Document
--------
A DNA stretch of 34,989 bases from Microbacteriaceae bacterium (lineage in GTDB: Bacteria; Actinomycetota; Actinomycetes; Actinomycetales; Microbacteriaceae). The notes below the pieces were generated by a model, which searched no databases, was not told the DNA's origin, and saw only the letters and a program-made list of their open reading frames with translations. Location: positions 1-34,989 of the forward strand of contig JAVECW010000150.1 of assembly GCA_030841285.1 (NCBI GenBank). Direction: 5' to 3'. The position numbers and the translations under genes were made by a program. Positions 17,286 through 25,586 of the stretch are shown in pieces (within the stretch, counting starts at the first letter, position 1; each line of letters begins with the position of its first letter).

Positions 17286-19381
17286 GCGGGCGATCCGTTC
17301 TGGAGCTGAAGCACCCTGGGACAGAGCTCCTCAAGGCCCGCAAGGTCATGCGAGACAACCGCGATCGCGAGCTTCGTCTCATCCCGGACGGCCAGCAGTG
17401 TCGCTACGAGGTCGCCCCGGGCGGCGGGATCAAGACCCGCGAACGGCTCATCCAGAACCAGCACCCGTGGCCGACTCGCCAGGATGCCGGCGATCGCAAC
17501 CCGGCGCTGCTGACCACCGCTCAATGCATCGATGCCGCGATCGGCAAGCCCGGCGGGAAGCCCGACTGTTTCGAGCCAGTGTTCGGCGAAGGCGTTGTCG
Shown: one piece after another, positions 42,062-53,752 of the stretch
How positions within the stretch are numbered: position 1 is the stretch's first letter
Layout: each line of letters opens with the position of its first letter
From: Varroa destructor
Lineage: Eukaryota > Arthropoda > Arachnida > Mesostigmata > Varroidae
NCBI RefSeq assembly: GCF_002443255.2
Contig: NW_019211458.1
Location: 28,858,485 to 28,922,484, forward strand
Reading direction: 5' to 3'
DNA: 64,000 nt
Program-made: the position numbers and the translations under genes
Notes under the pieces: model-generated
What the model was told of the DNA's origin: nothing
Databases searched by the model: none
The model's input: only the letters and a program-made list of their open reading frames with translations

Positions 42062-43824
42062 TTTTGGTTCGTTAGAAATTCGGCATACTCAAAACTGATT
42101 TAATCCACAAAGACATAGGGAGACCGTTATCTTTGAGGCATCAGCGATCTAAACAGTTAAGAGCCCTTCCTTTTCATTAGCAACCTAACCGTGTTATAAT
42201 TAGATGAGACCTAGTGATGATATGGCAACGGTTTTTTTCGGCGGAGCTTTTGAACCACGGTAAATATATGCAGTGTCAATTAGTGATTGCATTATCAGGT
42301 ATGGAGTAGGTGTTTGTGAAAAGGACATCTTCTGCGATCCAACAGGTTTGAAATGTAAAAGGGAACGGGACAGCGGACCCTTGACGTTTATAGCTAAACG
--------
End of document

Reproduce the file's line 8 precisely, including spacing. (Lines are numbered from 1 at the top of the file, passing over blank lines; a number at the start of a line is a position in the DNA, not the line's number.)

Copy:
How positions within the stretch are numbered: position 1 is the stretch's first letter